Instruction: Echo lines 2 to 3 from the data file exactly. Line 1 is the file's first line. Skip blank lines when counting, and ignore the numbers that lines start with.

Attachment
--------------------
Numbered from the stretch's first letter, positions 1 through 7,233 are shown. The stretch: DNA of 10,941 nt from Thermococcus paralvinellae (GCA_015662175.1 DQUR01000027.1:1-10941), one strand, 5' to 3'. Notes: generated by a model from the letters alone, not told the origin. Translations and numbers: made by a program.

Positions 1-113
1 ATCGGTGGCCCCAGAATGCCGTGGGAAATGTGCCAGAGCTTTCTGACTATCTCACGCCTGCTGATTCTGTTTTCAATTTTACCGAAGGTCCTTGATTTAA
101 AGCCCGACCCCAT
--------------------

Positions 1-113
1 ATCGGTGGCCCCAGAATGCCGTGGGAAATGTGCCAGAGCTTTCTGACTATCTCACGCCTGCTGATTCTGTTTTCAATTTTACCGAAGGTCCTTGATTTAA